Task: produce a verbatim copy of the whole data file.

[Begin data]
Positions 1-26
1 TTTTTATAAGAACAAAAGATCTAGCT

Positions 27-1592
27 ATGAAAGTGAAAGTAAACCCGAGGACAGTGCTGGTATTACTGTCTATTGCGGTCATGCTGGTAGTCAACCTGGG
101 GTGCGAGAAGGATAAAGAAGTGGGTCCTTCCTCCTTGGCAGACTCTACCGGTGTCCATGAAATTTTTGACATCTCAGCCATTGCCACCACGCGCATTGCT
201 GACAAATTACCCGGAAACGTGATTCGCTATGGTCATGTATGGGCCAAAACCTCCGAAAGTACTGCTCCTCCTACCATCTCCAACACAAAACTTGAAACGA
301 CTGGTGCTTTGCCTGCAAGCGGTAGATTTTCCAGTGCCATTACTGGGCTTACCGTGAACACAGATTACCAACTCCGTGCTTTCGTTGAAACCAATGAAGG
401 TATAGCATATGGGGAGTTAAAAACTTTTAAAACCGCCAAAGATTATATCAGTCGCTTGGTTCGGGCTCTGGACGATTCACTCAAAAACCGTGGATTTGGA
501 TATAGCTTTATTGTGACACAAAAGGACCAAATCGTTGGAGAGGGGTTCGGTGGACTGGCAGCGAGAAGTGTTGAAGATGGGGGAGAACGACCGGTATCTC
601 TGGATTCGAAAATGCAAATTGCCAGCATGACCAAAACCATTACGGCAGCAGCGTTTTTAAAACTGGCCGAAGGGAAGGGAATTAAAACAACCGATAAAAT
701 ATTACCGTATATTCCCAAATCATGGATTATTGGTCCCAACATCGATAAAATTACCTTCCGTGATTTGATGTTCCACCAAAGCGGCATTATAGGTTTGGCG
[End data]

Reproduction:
Positions 1-26
1 TTTTTATAAGAACAAAAGATCTAGCT

Positions 27-1592
27 ATGAAAGTGAAAGTAAACCCGAGGACAGTGCTGGTATTACTGTCTATTGCGGTCATGCTGGTAGTCAACCTGGG
101 GTGCGAGAAGGATAAAGAAGTGGGTCCTTCCTCCTTGGCAGACTCTACCGGTGTCCATGAAATTTTTGACATCTCAGCCATTGCCACCACGCGCATTGCT
201 GACAAATTACCCGGAAACGTGATTCGCTATGGTCATGTATGGGCCAAAACCTCCGAAAGTACTGCTCCTCCTACCATCTCCAACACAAAACTTGAAACGA
301 CTGGTGCTTTGCCTGCAAGCGGTAGATTTTCCAGTGCCATTACTGGGCTTACCGTGAACACAGATTACCAACTCCGTGCTTTCGTTGAAACCAATGAAGG
401 TATAGCATATGGGGAGTTAAAAACTTTTAAAACCGCCAAAGATTATATCAGTCGCTTGGTTCGGGCTCTGGACGATTCACTCAAAAACCGTGGATTTGGA
501 TATAGCTTTATTGTGACACAAAAGGACCAAATCGTTGGAGAGGGGTTCGGTGGACTGGCAGCGAGAAGTGTTGAAGATGGGGGAGAACGACCGGTATCTC
601 TGGATTCGAAAATGCAAATTGCCAGCATGACCAAAACCATTACGGCAGCAGCGTTTTTAAAACTGGCCGAAGGGAAGGGAATTAAAACAACCGATAAAAT
701 ATTACCGTATATTCCCAAATCATGGATTATTGGTCCCAACATCGATAAAATTACCTTCCGTGATTTGATGTTCCACCAAAGCGGCATTATAGGTTTGGCG